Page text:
Johnny Otis has turned his hand to an amazing number of contrasting musical pursuits over a career spanning more than half a century. Bandleader, record producer, talent scout, label owner, night club manager, DJ, TV variety show host, author, R&B pioneer and rock and roll star - Otis has fitted all those descriptions and quite a few more. Not bad for a Greek-American who loved jazz and R&B so fervently that he adopted the black American culture as his own. His labels Dig, and its subsidiary, Eldo, have been subject to a comprehensive reissue programme, highlighting the entrepreneur's musical sensibilities. Now reaching its fifth volume, this is the second in the series featuring vocal groups. It also covers vocalists who are accompanied by uncredited backing groups. Many of these are previously unissued titles.
In his role as a bandleader, Johnny Otis used singers like Mel Walker, Redd Lyte, Little Esther and a vocal group, the Robins, who worked on many of his Savoy recordings. Later he recorded groups such as the Sultans, the Lamplighters, the Sheiks, the Tenderfoots, the Cats and the Peacocks. When he established Ultra/Dig in late 1955 he auditioned hundreds of aspiring groups and single artists and he cut sessions on the best, many of which were conducted by Otis himself. Later he employed tenor sax giant, Jack Kelso, as his A&R head and arranger.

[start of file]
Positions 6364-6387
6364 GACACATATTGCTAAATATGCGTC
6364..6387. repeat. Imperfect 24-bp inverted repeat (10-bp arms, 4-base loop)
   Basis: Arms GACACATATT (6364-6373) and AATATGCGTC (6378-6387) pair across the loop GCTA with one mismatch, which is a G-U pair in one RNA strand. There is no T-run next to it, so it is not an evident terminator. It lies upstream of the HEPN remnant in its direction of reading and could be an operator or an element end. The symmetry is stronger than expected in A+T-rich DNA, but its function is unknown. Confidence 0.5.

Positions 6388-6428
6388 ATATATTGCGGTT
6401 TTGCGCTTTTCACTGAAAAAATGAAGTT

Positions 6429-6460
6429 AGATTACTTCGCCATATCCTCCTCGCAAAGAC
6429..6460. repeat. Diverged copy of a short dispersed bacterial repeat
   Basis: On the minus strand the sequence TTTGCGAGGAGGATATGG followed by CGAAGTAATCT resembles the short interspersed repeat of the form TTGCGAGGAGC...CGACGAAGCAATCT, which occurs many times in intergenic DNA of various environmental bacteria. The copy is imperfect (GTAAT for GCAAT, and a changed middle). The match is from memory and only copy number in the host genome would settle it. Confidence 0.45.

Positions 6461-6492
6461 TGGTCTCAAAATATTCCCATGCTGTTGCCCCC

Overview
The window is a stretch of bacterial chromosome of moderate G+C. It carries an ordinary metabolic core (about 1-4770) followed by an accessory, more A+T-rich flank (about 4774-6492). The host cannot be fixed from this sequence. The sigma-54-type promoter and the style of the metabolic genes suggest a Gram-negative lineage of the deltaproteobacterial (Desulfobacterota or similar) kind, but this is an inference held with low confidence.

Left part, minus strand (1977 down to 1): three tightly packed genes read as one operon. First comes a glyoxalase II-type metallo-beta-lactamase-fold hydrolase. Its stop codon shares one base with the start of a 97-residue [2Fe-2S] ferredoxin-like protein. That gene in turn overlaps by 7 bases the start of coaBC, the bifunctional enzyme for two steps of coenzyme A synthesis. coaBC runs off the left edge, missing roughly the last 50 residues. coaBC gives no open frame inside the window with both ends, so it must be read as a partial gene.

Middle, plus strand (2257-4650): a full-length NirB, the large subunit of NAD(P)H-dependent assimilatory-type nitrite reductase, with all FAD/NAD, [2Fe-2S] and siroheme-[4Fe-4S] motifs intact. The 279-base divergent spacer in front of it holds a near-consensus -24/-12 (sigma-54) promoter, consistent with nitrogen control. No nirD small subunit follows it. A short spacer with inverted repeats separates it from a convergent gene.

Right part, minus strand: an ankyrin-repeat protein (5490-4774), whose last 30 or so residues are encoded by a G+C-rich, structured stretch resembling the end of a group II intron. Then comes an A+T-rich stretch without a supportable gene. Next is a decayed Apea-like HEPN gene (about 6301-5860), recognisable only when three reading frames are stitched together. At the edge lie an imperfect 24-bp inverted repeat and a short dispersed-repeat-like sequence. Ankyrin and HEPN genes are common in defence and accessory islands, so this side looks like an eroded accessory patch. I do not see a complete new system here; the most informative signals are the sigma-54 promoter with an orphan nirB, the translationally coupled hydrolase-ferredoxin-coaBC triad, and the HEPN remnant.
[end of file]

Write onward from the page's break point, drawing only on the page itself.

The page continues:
A few of the artists had never previously made recordings, and there were several tape boxes that were missing artist credits. They may have been groups moonlighting, a theory borne out as some have the group marked as "Phantoms" on the boxes. Otis had limited funds to operate his labels and distribution was always a problem. This meant that many masters stayed in the can, and some of these will never be identified. Most of the unissued performances are of good quality and we must be grateful that Otis had the foresight to keep most of his old material. We can now enjoy unreleased sides by greats like Tony Allen, the Senders, Prentice Moreland, the Click-Clacks, Harold Lewis and many others.
By Ray Topping